Chateau Tour de Perrigal
Bordeaux Superieur 2014
By Fergal Gleeson
Predicting the future is no easy thing. Pull up a chair. Grab a cup
of tea let me tell you a story….
In ancient times there was a King of Athens. The local Oracle/Fortune Teller told him that he would defeat a great empire in battle. Emboldened the King invaded Syracuse, one of the Greek’s rivals and in doing so lost his army, his naval fleet and Athens was never a military power again. The king was a tad upset and sought out the Oracle.
“But you said I’d defeat a great empire?”
“Yes but I never said which one!”
We still have Oracles we just give them different Job Titles now- Equity Analyst or Economist. Do they do any better? Why can’t Economists predict recessions or Equity Analysts call when the stock market is overvalued?
Wine investing is particularly hazardous these days. For the foolhardy Bordeaux has always had the en primeur system which allows people to buy wine when it’s in the barrel on the assumption that the wine will rise in price when it’s released 2-3 years later in bottles. Once bottled, premium wines are also traded. 75% of investment grade wine is from Bordeaux but the largest individual sale was for the sale of 100 or so bottles of Burgundy, for $2m in Hong Kong in 2014. At the time China’s economic boom and taste for premium French wines made wine look like a very smart investment. The Auction Houses claimed that wine was the best performing asset class of the last 20 years. As China has turned sour fine wine prices have plummeted there so the modelling no longer looks so rosy. Unlike a dud mining share you can drown your sorrows by uncorking your failed investment.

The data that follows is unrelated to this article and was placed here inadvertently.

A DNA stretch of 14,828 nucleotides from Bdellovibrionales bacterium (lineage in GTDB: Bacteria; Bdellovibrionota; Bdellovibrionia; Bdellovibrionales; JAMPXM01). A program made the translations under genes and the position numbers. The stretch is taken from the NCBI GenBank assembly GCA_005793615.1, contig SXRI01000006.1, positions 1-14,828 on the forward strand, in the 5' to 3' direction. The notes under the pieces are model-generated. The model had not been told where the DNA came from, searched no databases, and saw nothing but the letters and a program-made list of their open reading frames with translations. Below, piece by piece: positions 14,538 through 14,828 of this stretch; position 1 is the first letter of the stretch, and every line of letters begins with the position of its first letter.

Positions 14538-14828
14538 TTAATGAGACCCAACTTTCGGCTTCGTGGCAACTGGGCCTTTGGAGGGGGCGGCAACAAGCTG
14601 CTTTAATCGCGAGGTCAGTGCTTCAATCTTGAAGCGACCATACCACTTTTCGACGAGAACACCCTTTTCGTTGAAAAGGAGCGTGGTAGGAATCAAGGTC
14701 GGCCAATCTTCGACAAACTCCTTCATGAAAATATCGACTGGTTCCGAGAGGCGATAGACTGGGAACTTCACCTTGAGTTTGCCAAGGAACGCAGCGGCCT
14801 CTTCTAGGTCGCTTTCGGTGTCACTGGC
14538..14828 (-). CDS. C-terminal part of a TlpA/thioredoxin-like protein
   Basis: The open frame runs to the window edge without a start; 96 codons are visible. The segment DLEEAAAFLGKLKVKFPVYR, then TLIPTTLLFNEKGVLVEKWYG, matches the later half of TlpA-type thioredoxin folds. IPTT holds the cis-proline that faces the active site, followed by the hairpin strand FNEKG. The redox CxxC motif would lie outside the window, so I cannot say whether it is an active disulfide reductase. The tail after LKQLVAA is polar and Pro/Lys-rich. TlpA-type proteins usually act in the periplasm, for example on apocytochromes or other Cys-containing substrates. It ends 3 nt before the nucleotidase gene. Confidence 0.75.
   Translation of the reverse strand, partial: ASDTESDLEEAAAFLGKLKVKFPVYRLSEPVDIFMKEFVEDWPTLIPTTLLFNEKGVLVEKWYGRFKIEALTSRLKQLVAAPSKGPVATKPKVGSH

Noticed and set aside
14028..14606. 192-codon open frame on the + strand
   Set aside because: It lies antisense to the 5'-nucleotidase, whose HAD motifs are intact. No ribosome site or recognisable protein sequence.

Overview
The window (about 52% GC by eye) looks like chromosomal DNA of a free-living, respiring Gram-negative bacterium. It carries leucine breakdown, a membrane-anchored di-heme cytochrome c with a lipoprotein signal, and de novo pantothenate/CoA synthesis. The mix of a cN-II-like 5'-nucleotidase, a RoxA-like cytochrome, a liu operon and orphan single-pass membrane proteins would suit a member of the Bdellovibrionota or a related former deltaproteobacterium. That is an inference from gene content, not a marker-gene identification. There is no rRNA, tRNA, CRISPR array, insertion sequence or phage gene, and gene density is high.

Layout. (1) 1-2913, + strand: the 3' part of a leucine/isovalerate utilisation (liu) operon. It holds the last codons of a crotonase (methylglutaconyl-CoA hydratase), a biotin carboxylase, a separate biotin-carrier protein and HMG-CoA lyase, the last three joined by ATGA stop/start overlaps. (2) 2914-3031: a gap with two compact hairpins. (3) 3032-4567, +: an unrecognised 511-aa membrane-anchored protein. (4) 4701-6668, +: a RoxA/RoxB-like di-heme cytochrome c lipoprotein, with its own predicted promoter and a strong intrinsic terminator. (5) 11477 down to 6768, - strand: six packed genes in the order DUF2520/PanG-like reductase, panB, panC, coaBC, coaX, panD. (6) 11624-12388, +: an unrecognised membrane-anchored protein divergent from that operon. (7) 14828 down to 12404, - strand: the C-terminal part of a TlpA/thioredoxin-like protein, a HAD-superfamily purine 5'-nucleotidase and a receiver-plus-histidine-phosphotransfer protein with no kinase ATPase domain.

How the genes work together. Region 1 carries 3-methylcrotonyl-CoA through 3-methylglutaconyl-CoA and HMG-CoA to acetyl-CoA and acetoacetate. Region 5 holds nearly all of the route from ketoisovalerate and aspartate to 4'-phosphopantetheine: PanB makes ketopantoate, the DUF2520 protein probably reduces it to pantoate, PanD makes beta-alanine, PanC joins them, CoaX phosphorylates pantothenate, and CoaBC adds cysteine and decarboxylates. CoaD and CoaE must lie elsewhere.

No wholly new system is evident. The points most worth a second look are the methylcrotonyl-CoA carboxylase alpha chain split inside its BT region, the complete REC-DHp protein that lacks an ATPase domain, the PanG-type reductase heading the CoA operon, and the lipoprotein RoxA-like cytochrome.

Fascinating as $20,000 bottles of wine are to wine buffs $20 bottles of wine are more relevant. I tasted a Bordeaux Chateau Tour De Perrigal on Saturday night. This is proper Bordeaux at a keen price. The grapes are not disclosed on the label which is not unusual for French wine as Tom Jones would say. It tastes merlot dominant with the support from cabernet. New world merlot typically tastes plummy and obvious but the French know how to get the best from it. It’s medium bodied with an infusion of old wood and fine tannin running through it. It confirms that though the French rugby team is a bit of a shambles, French wine making is still in good hands. I wouldn’t send an army to war for this one but my crystal ball tells me that you will enjoy this.
Rating: 3.5/5. Price: c$18. For more Wine Reviews read and follow www.greatwineblog.wordpress.com Drink and be merry!